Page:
A Julia package for describing domains in Euclidean space
Author JuliaApproximation
11 Stars
Updated Last
4 Months Ago
Started In
May 2017


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DomainSets.jl is a package designed to represent simple infinite sets, that can be used to encode domains of functions. For example, the domain of the function log(x::Float64) is the infinite open interval, which is represented by the type HalfLine{Float64}().



DomainSets.jl uses IntervalSets.jl for closed and open intervals.


Rectangles can be constructed as a product of intervals, where the elements of the domain are SVector{2}:

julia> using DomainSets, StaticArrays; using DomainSets: ×

julia> SVector(1,2) in (-1..1) × (0..3)

Circles and Spheres

A EuclideanUnitSphere{N,T} contains x::SVector{N,T} if norm(x) == one(T). UnitCircle and UnitSphere are two important cases:

julia> SVector(1,0) in UnitCircle()

julia> SVector(1,0,0) in UnitSphere()

Disks and Balls

A EuclideanUnitBall{N,T} contains x::SVector{N,T} if norm(x) ≤ one(T). UnitDisk and UnitBall are two important cases:

julia> SVector(0.1,0.2) in UnitDisk()

julia> SVector(0.1,0.2,0.3) in UnitBall()

Domains with variable length Vector elements

Domains with Vector elements may have an arbitrary dimension. Several of the examples above have analogues for Vector elements:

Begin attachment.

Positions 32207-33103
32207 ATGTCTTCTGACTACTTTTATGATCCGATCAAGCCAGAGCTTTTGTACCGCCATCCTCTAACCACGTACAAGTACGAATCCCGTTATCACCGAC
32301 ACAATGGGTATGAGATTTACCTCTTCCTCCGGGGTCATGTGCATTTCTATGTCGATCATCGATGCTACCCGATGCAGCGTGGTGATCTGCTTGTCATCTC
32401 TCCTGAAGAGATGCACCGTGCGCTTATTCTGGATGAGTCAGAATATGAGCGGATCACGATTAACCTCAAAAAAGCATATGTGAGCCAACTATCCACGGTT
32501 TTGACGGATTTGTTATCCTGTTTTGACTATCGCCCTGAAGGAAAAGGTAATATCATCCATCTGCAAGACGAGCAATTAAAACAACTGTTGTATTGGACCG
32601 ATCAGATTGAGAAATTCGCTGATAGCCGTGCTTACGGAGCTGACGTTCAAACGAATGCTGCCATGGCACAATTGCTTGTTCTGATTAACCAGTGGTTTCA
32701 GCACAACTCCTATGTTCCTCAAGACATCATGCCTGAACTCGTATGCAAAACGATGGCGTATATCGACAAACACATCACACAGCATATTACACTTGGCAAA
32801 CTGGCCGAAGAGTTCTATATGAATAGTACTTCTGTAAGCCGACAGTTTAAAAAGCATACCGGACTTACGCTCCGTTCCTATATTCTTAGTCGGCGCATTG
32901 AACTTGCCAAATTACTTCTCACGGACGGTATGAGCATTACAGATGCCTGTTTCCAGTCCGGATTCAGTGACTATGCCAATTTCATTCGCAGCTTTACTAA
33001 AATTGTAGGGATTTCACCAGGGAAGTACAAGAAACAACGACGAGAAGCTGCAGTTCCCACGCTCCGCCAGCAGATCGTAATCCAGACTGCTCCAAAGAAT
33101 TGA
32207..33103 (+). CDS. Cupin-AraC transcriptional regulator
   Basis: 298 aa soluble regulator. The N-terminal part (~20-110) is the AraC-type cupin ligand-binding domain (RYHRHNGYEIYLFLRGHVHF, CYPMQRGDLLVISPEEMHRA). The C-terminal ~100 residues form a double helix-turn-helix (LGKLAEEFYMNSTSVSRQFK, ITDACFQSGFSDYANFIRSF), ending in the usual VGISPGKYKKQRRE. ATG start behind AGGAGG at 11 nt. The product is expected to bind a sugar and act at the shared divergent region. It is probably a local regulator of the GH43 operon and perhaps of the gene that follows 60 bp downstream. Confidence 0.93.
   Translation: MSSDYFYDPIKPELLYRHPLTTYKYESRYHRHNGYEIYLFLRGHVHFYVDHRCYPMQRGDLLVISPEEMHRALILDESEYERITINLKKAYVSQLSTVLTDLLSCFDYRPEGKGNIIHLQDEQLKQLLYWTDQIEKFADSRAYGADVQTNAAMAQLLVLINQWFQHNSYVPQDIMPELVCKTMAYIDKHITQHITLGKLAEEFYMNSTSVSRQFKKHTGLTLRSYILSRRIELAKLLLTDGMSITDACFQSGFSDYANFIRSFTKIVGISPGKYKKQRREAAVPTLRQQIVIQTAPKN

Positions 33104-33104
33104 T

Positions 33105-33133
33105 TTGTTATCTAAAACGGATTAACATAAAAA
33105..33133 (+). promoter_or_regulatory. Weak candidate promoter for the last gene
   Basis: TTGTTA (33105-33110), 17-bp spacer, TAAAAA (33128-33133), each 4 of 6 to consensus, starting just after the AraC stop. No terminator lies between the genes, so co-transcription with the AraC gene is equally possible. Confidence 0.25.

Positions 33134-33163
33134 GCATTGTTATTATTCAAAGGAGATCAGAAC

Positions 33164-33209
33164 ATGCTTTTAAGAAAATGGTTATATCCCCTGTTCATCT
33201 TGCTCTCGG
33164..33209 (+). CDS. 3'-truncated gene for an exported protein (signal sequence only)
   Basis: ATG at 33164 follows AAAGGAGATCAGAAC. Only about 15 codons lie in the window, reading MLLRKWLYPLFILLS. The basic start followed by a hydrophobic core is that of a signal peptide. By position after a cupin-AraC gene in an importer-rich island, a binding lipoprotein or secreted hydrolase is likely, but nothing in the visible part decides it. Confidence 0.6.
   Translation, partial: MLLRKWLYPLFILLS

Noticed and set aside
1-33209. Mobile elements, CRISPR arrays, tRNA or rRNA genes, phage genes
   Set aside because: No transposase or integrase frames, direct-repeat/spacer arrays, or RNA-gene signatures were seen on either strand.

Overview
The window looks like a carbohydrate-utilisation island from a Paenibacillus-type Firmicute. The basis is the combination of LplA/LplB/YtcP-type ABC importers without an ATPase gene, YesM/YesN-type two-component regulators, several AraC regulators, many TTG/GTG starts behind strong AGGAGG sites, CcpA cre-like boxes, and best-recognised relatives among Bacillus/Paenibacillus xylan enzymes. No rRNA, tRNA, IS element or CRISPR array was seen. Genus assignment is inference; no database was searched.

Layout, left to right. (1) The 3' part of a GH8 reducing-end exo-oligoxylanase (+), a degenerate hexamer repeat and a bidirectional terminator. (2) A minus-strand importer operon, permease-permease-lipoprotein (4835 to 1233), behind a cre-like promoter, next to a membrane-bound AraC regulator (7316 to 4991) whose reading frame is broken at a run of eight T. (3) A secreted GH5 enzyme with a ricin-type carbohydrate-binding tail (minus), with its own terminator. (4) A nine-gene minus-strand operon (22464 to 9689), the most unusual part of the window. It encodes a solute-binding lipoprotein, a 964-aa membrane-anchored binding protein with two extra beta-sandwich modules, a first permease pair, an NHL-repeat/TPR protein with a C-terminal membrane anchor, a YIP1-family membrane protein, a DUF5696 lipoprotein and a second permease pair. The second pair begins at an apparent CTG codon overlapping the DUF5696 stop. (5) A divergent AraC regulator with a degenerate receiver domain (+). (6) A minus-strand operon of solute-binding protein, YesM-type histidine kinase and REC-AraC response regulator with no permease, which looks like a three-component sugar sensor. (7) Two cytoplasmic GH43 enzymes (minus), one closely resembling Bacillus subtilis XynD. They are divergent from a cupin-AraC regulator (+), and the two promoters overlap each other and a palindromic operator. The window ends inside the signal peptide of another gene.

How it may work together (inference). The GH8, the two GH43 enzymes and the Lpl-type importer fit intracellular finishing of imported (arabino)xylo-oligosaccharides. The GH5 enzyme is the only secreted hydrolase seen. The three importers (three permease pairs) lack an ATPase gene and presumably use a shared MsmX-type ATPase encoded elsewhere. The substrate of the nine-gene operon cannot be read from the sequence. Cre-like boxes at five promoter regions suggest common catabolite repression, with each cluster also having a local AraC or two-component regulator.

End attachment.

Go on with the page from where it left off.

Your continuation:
julia> [0.1, 0.2, 0.3, 0.2, 0.1] in VectorUnitBall(5)
julia> [1,0,0,0,0,0,0,0,0,0] in VectorUnitSphere(10)

Product domains with elements of type Vector, rather than SVector{N}, may be created by invoking ProductDomain with a vector of domains:

julia> 1:5 in ProductDomain([0..i for i in 1:5])

Union, intersection, and setdiff of domains

Domains can be unioned and intersected together:

julia> d = UnitCircle()  2UnitCircle();

julia> in.([SVector(1,0),SVector(0,2), SVector(1.5,1.5)], Ref(d))
3-element BitArray{1}:

julia> d = UnitCircle()  (2UnitCircle() .+ SVector(1.0,0.0))
the intersection of 2 domains:
	1.	: the unit circle
	2.	: A mapped domain based on the unit circle

julia> SVector(1,0) in d

julia> SVector(-1,0) in d

The domain interface

A domain is any type that implements the functions eltype and in. If d is an instance of a type that implements the domain interface, then the domain consists of all x that is an eltype(d) such that x in d returns true.

Domains often represent continuous mathematical domains, for example, a domain d representing the interval [0,1] would have eltype(d) == Int but still have 0.2 in d return true.

The Domain type

DomainSets.jl contains an abstract type Domain{T}. All subtypes of Domain{T} must implement the domain interface, and in addition support convert(Domain{T}, d).